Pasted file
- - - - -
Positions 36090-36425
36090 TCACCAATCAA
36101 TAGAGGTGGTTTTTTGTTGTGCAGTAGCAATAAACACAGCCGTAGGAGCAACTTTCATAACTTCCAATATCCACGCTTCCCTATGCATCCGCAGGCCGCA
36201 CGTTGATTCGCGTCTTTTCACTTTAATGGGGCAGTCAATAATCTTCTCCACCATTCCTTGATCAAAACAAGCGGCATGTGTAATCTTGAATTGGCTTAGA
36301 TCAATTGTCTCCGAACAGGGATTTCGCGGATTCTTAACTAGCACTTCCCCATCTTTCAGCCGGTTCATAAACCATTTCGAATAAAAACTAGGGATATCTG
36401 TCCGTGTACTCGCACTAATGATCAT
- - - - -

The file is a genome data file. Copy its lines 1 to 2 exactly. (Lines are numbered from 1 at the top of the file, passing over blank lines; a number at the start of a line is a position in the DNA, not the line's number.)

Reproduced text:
Positions 36090-36425
36090 TCACCAATCAA